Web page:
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Where The Whale Sharks Go

A nine-year study tracked more than 800 of the massive and largely mysterious whale sharks. For the first time, researchers have tracked the sharks' far-flung migration and where they may go to give birth.
NPR

NASA Reactivating Spacecraft To Hunt For Near-Earth Asteroids

NASA is bringing a retired spacecraft back into service to help search for asteroids that could pose a danger to Earth, the space agency announced on Wednesday.
NPR

Inside The Beef Industry's Battle Over Growth-Promotion Drugs

Beta agonists, a class of drugs widely fed to cattle and hogs to make them put on weight faster, are coming under increasing scrutiny. Reports suggest animals fed these drugs can seem reluctant to move — lethargic, unable to walk properly — and may die more often, too.
NPR

Defining A Hole Presents A Philosophical Quandry

Late summer tends to be a slow month for news. But at All Things Considered, we put on a two hour program, no matter what. So — without a trace of irony — one of our science correspondents offered to help fill some holes in the show with a series of stories about holes. Today, he explores the complex philosophical question, what is a hole? And when is a hole not a hole?
NPR

Deadly Middle East Coronavirus Found In An Egyptian Tomb Bat

Just a fragment of genes in bat guano was enough for researchers trying to find out how a deadly new virus spreads. It's the first time the Middle East respiratory syndrome virus has been found in an animal, and offers strong evidence that bats carry the virus.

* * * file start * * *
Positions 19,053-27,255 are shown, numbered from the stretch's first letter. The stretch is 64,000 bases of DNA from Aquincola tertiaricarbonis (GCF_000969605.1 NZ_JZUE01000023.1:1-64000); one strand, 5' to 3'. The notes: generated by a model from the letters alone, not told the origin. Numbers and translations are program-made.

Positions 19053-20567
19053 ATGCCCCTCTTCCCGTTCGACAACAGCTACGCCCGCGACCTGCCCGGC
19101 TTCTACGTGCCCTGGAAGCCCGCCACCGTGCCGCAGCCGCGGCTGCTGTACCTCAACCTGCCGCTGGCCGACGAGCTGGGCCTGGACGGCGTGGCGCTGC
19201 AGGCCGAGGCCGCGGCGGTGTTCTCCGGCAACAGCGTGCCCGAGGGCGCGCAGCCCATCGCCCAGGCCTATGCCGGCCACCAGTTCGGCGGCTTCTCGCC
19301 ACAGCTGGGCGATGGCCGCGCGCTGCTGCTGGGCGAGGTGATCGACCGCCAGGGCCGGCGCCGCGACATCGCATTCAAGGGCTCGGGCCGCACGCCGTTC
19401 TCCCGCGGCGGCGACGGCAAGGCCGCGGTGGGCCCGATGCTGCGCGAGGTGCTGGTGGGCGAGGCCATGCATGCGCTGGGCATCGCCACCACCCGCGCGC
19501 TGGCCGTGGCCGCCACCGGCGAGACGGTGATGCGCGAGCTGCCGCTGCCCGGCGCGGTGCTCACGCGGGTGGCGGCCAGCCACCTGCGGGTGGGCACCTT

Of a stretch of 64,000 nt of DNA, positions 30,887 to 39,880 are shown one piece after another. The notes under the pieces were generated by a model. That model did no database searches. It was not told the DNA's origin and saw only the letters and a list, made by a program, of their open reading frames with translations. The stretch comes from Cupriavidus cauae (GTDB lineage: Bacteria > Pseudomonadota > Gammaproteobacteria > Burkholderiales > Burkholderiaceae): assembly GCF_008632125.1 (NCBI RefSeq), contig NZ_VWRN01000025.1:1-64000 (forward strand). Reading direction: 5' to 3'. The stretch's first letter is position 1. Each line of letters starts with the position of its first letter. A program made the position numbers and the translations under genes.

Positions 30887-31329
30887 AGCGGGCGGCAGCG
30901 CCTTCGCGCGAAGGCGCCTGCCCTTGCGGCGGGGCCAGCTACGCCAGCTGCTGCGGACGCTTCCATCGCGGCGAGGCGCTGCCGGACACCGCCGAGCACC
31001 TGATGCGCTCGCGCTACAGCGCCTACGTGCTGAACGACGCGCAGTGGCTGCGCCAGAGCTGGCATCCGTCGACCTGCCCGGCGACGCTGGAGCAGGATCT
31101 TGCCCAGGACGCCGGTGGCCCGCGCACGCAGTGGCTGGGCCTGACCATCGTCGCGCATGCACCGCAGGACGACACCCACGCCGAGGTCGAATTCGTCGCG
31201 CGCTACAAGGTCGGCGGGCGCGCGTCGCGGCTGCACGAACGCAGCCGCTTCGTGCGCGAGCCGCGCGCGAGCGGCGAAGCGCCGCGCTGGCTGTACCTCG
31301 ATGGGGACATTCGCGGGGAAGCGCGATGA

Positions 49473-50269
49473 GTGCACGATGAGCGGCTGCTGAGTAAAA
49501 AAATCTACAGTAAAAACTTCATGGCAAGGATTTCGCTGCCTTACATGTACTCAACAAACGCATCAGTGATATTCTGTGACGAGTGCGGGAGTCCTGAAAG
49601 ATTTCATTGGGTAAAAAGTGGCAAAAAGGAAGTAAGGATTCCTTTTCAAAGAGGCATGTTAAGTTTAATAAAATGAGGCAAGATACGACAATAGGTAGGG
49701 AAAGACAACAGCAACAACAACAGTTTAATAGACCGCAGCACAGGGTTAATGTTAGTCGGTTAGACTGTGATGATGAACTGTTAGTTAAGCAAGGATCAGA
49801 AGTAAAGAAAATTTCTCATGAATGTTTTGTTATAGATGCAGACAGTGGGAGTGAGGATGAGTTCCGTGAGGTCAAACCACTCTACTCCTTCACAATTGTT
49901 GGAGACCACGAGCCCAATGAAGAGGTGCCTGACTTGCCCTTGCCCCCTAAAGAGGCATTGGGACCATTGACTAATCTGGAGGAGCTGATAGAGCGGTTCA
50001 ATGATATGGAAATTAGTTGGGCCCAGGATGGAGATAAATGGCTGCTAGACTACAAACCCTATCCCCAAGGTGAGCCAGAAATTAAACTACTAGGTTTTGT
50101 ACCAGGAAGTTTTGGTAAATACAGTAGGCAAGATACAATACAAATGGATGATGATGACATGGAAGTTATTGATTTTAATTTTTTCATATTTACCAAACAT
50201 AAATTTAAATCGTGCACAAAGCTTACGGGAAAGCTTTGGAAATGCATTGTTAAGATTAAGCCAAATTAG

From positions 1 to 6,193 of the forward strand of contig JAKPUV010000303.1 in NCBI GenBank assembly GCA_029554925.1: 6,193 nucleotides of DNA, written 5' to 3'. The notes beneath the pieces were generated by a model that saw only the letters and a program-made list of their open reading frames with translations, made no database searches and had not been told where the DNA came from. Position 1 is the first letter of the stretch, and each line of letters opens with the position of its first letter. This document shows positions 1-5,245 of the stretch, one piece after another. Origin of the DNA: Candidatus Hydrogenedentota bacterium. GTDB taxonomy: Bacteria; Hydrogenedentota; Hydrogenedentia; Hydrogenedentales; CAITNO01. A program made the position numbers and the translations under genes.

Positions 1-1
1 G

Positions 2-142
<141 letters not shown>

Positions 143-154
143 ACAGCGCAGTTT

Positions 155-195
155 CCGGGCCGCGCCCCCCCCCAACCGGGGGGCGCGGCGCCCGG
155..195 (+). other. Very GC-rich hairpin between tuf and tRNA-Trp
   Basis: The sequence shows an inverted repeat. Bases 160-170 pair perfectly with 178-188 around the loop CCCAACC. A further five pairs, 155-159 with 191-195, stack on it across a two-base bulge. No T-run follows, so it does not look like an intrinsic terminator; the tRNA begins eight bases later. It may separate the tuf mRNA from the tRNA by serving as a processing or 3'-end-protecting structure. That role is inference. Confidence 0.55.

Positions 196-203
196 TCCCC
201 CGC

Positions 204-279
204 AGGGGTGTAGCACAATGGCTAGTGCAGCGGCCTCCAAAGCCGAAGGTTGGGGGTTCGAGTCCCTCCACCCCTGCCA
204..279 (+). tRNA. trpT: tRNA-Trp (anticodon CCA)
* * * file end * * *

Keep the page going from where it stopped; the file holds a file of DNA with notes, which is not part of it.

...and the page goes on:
NPR

On A Rocky Maine Island, Puffins Are Making A Tenuous Comeback

The windswept island about 6 miles off the coast was a haven for a hugely diverse bird population until fishermen decimated the birds' ranks. Puffins have been successfully reintroduced to Eastern Egg Rock, but warming ocean waters may be threatening their ability to survive.
NPR

Ebola Treatment Works In Monkeys, Even After Symptoms Appear

An experimental drug rescued three out of seven monkeys from lethal doses of Ebola. The study marks the first time researchers have shown that a drug can successfully treat Ebola in animals even after the infection is well underway.
NPR

Golden Arches: Human Feet More Flexible Than We Thought

By precisely measuring footfalls, scientists discovered that healthy human feet bend and flatten much like the feet of tree-dwelling apes. And the flex in one person's foot can vary a lot from one step to the next.
NPR

Study Finds No Link Between Hallucinogens And Mental Problems

People who had taken LSD, psilocybin or mescaline at any time in their lives were no more likely than those who hadn't to wind up in mental health treatment or to have symptoms of mental illness, a Norwegian study finds.
NPR

Facebook Makes Us Sadder And Less Satisfied, Study Finds

Researchers from the University of Michigan find that while Facebook provides an invaluable resource for social connection, it actually undermines well-being.

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